With the annual NHL Entry Draft set to take place later this month, this writer was reminded of one of the funniest stories in NHL draft history, which happened to involved the Buffalo Sabres: the Legend of Taro Tsujimoto.
If you have not hear the story, man is it a good one. The year was 1974 and the Buffalo Sabres were on the clock in the 11th round of the NHL Entry Draft. Now, the draft was not as highly covered by media as it is today. In fact, teams wanted to keep the event secretive, for the most part, to prevent the upstart, rival World Hockey Association from snatching their picks. So there were pretty much two options. The first, was to hold the draft in a single location that all teams could attend. However, this was not the option taken in 1974. Instead, option two, the draft was held via teleconference. At the time, the Buffalo Sabres General Manager was Punch Imlach and well, Imlach was not know for his patience. To him players who were being selected in the later rounds had little to no chance of making the NHL.
So, Imlach thought he would pull a little practical joke on the league and it’s commissioner, Clarence Campbell. With the 183rd pick in the 11th round of the draft, Imlach selected Taro Tsujimoto, a skilled playmaker and the star of the Tokyo Katanas of the Japanese Hockey League.
Now red flags should have raised immediately, yet this was a time in the NHL where scouts were starting to find talent in places like Europe, so a player like Tsujimoto, while even more exotic, was not out of the realm of possibility. None of the other teams had heard of Tsujimoto or the Tokyo Katanas, yet the NHL did not want to disagree with the Sabres General Manager and so they officially registered it.
The best part of this “pick” and, the skepticism it received, was that the player and even the team didn’t exist Not only was the player completely made up by Imlach but so was the team, as Tokyo would not receive a team until 1984. The Japanese Hockey League however, did exist as Japan has one of the oldest professional leagues dating back to 1920.
The story goes that Imlach sent one of the team’s secretaries to look in a Buffalo phone book for a common Japanese last name and the result was Tsujimoto. As for the first name, one report is that Taro is roughly translated into Sabre. The team, following along similar lines, Katana is a Japanese sword so you compare that to Sabre and you have your team name. Imlach deserves a ton of credit for this hoax as it was very well thought through.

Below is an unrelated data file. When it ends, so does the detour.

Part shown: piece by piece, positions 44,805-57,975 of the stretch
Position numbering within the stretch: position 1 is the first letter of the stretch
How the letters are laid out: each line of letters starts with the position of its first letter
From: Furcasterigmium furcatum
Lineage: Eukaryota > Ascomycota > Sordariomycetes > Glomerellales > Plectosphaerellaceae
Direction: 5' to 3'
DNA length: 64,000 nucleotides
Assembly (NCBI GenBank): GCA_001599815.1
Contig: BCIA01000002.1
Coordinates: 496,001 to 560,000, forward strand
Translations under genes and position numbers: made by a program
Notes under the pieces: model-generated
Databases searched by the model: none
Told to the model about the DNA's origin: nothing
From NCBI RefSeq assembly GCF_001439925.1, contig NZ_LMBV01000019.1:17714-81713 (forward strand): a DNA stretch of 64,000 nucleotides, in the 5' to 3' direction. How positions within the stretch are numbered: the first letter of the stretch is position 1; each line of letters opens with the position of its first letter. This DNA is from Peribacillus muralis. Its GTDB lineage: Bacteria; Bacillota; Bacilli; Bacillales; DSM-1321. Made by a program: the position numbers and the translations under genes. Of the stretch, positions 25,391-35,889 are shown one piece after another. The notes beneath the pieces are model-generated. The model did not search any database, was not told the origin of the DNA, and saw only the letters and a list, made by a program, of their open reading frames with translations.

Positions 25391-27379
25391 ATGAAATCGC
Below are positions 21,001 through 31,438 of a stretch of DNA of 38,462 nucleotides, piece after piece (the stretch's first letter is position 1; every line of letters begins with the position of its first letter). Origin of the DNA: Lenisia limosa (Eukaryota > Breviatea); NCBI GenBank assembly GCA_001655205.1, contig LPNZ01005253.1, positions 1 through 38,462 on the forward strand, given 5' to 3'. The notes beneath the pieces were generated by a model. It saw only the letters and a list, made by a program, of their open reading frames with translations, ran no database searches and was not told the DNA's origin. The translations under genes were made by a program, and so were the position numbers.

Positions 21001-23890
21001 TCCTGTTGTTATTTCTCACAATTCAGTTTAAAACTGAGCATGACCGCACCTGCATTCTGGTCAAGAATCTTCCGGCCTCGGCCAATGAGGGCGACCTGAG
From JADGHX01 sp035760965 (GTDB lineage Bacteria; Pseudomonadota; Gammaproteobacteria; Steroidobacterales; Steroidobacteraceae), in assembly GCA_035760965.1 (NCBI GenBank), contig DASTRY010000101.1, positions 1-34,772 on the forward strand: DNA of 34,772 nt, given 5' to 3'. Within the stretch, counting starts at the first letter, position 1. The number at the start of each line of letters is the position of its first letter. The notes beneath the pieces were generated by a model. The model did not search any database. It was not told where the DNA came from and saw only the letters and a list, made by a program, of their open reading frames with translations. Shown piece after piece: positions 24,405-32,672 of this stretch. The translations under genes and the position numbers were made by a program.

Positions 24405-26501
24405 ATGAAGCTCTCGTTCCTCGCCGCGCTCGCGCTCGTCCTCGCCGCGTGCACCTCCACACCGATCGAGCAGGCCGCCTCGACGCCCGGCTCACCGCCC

Eventually, Imlach had to come clean and announce that the player did not exist and would not be coming to the Buffalo Sabres. This didn’t make Campbell too happy and the pick was later switched to invalid.
As a result of Imlach’s joke, many NHL publications have Tsujimoto’s name listed. But even though he never existed, his legend lives on. For starters, in 2011, NHL trading card company Panini created a trading card of Tsujimoto. Both the league and NHL were on board for this idea and the card was fabricated. Yet it goes farther than that. Not only is the legend an inside joke among Sabres fans and people who work with the team, but Tsujimoto can be found on Twitter, with 358 followers, on Facebook, with 91 likes, on Tumblr and he even has a profile on Elite Prospects. It is fair to say that many have not forgotten the legend of Tsujimoto.
Could It Happen Today?
What needs to be understood about the Tsujimoto hoax is that it happened at a different time. Now a days, the NHL draft is so well scouted that every player taken, and even many passed over, have been scouted in depth.
In addition, social media plays a huge role in today’s draft. The second a prospect is selected, fans of a team are quick to tweet or post or YouTube the player.
So while the idea of a current general manager playing a similar joke would be equally hilarious, it is very unlikely. However, with the draft nearing, it does bring a great opportunity to think about the joke that Imlach played in 1974 that will forever be remembered as the Legend of Taro Tsujimoto.